12. The threshold of horror: Poison gas

There remains one (at least) theoretical and historical problem to confront with respect to Elsey’s argument that use of the bomb was foreordained, that it formed not a break but a continuum with the recent past practice of killing civilians from the air. In his June 1945 plea to arrange a non-combat demonstration of the bomb on a deserted island, James Franck pointed out that the American public, apparently, believed there was a threshold of horror beyond which certain weapons ought to be prohibited for use, even against an enemy widely regarded as subhuman. The American people, Franck insisted, drew the line at using poison gas in East Asia. This was true, ‘even though gas warfare is in no way more “inhuman” than the war of bombs and bullets.’ A few military officials and those in charge of the government’s Chemical Warfare Services in fact urged that gas or other chemical or biological agents be used to rout the Japanese from their Pacific island strongholds or against the home islands. Following Iwo Jima, the CWS proposed to the Joint Chiefs the use of chemical weapons on Okinawa, but the matter ended there. The subsequent struggle made several of the generals reconsider. General Joseph W. Stilwell, who had fought the Japanese in China, wanted George Marshall to permit the use of chemicals should it come to an invasion of Japan, and General Douglas MacArthur and Brigadier General William A. Borden both offered qualified support for deploying poison gas. Marshall himself, a decent man who, it may be recalled, had private doubts about dropping atomic bombs, raised the subject on 29 May 1945, with Stimson and Assistant Secretary of War John J. McCloy. Shaken by the tenacity of Japanese units on Okinawa, the Chief of Staff suggested developing ‘new weapons and tactics’ to overcome the ‘last ditch defense tactics of the Japanese’. Marshall proposed the use of mustard gas, the specter of Ypres in 1917. McCloy was willing to study the proposal, with an eye toward a public growing daily more alarmed at rising American casualties. Stimson could not stomach it. Neither could William Leahy, chairman of the Joint Chiefs and Truman adviser, who pointed out that Roosevelt had made public statements against the use of chemicals that were ‘beyond the probability of change’. There is no evidence that Truman sympathized with one side or the other in this debate; in the event, the United States used no chemical or biological weapons against the Japanese.66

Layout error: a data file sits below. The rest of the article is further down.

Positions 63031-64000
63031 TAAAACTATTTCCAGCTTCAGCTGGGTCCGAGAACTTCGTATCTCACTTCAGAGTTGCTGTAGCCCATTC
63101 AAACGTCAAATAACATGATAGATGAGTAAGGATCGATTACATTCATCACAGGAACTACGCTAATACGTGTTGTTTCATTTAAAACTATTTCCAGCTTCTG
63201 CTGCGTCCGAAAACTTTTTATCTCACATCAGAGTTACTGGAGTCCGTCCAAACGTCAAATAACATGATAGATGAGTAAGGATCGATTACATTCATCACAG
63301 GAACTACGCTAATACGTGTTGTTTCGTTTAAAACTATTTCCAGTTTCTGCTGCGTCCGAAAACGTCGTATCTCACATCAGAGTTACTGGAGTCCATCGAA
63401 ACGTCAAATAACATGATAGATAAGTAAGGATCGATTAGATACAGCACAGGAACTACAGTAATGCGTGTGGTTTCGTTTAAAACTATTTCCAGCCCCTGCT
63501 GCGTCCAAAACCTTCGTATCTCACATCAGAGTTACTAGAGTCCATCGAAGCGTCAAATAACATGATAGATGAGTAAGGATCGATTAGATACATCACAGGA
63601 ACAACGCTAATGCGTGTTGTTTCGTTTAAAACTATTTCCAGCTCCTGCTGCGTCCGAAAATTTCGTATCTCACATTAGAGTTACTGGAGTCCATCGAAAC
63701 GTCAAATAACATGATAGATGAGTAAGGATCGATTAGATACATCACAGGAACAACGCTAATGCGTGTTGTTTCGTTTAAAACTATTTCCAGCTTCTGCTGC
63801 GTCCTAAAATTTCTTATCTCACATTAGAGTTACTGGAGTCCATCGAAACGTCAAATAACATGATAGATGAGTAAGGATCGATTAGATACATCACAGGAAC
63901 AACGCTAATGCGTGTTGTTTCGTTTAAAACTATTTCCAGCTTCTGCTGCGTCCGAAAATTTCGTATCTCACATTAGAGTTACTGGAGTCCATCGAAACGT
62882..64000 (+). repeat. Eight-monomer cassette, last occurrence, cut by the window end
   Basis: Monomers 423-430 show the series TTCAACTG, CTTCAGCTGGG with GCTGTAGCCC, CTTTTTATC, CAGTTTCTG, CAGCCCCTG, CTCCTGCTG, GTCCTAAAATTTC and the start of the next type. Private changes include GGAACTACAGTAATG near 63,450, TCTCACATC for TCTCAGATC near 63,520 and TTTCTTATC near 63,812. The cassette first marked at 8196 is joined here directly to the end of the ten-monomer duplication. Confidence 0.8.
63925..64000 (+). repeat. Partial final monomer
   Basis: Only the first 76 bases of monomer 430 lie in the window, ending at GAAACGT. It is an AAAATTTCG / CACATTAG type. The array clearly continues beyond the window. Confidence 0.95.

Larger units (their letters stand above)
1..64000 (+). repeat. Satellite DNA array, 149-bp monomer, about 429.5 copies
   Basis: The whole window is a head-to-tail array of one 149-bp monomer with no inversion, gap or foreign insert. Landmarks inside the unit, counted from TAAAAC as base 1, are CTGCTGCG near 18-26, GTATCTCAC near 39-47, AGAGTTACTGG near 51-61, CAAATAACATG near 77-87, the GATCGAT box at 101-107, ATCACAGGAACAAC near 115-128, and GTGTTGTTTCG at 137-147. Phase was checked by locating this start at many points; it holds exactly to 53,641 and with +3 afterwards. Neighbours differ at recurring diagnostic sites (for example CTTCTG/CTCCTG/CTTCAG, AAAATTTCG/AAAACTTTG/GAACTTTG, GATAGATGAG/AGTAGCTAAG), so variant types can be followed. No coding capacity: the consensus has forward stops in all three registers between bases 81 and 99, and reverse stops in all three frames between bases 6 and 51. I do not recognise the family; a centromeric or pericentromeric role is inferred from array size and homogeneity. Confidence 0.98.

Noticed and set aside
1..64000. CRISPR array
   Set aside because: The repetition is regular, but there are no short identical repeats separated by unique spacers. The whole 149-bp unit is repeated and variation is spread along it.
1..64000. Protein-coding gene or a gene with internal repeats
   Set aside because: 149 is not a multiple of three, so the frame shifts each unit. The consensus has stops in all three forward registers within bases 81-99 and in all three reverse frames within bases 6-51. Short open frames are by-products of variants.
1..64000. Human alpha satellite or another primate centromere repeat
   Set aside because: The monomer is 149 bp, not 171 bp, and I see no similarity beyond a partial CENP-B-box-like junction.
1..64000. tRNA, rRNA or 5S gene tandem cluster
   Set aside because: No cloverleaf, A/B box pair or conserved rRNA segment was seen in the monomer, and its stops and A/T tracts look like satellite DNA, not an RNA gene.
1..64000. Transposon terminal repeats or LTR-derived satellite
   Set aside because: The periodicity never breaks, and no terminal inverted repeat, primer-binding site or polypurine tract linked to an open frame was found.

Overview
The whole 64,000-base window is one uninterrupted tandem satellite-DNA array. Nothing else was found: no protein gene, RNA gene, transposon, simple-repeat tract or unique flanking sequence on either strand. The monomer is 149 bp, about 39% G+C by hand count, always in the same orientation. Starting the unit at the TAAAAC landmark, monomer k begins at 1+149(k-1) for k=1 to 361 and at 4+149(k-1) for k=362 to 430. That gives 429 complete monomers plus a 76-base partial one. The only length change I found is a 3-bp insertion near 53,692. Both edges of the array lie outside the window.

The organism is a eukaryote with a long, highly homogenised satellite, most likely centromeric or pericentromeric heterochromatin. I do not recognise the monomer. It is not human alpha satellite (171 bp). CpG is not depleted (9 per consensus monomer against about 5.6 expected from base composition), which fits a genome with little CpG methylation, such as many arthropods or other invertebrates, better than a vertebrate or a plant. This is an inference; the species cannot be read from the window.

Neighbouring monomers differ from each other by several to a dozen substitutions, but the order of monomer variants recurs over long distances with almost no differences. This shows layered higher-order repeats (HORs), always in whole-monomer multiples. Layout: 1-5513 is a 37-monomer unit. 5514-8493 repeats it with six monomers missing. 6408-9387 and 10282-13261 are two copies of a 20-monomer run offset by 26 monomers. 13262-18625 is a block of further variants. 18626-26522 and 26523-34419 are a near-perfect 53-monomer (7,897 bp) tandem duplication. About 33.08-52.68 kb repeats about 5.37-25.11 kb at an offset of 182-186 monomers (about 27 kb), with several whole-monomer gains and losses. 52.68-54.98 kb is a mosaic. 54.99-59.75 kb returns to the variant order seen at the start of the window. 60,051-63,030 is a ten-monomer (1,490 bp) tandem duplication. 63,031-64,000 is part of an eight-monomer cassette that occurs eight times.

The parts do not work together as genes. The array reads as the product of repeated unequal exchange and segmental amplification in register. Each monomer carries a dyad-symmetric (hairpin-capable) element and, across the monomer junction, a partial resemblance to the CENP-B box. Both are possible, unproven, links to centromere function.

Why not? Why atomic bombs but no mustard gas? There are several reasons. First, the military branches regarded the use of chemical agents as unprofessional, even unsporting, in a way that dropping bombs or firing explosive shells was not. The Navy and Army Air Force especially also believed they might find themselves starved of their preferred weapons and resources should chemicals be authorized for use in island warfare. Institutional rivalry thus to some extent trumped a willingness to fight with absolutely no restraint. Second, and unlike atomic weapons, gas had a history of use in combat, and fairly or not a particularly ugly reputation among both military and civilian constituencies. The world had recoiled in revulsion when gas was used in the First World War; not only was American public opinion unreconciled to its use in 1945 but so was the international community, several of its European members having experienced the release of chemical agents first hand. If not absolute, prohibitions nevertheless existed on the use of gas, while no treaty or arrangements yet governed nuclear weapons. Finally, and most important, the resistance to using gas had much to do with the way in which gas killed. As noted earlier, death from explosion and fragment and fire—from outside in, as it were—was more readily countenanced than death by an insidious agent that might enter the body undetected and then kill from the inside out. Death by gas was a violation of the body, unfair in a way that bombing (bizarrely) was not. The difference was even partly aesthetic, with trauma by explosion held more bearable than an end brought on by slow suffocation. Small comfort, perhaps, but the general abdication of conscience undergone by the world’s citizenry had not altogether eradicated its scruples concerning chemical and biological weapons.67

An odd coda: just after Harry Truman’s final speech to the nation as president in mid-January 1953, Atomic Energy Commissioner Thomas Murray wrote seeking reassurance that Truman did not regard the use of atomic weapons as ‘immoral’. Truman responded: ‘I rather think you have put a wrong construction on my approach to the use of the Atomic bomb. It is far worse than gas and biological warfare because it affects the civilian population and murders them by the wholesale.’68

Carried by an aging and ill-fated cruiser called the Indianapolis, the carefully cosseted core of the world’s first combat atomic bomb had arrived on Tinian on 26 July, the day of the Potsdam Declaration. It was joined to the rest of the bomb assembly on 1 August in an air-conditioned hut. When finished, Little Boy looked like ...a bomb. It was 14 feet long, 5 feet in diameter, and it weighed approximately 10,000 pounds. Its proximity fuse, set for an altitude of about 1,800 feet, was designed to touch off a small explosion at the rear of the bomb, which would send a uranium bullet hurtling toward the bomb’s nose. There it would collide with a ‘cap’ of fraternal U-235. If all went as planned, that would ignite an atomic explosion that would destroy the center of Hiroshima and transform the world.69

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